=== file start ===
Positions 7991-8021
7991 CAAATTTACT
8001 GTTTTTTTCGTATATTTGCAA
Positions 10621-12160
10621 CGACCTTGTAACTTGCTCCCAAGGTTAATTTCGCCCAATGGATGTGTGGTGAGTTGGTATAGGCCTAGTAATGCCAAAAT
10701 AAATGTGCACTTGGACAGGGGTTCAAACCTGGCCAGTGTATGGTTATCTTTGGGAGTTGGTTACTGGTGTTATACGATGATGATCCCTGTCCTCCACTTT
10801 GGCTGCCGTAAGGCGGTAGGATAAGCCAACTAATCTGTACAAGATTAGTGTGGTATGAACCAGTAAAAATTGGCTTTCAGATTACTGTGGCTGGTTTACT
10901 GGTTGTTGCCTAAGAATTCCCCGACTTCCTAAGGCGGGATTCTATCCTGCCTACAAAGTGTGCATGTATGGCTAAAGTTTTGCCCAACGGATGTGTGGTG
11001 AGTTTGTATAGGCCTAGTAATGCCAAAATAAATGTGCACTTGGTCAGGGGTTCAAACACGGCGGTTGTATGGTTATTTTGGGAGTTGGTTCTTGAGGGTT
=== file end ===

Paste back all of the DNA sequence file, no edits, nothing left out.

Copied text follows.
Positions 7991-8021
7991 CAAATTTACT
8001 GTTTTTTTCGTATATTTGCAA
Positions 10621-12160
10621 CGACCTTGTAACTTGCTCCCAAGGTTAATTTCGCCCAATGGATGTGTGGTGAGTTGGTATAGGCCTAGTAATGCCAAAAT
10701 AAATGTGCACTTGGACAGGGGTTCAAACCTGGCCAGTGTATGGTTATCTTTGGGAGTTGGTTACTGGTGTTATACGATGATGATCCCTGTCCTCCACTTT
10801 GGCTGCCGTAAGGCGGTAGGATAAGCCAACTAATCTGTACAAGATTAGTGTGGTATGAACCAGTAAAAATTGGCTTTCAGATTACTGTGGCTGGTTTACT
10901 GGTTGTTGCCTAAGAATTCCCCGACTTCCTAAGGCGGGATTCTATCCTGCCTACAAAGTGTGCATGTATGGCTAAAGTTTTGCCCAACGGATGTGTGGTG
11001 AGTTTGTATAGGCCTAGTAATGCCAAAATAAATGTGCACTTGGTCAGGGGTTCAAACACGGCGGTTGTATGGTTATTTTGGGAGTTGGTTCTTGAGGGTT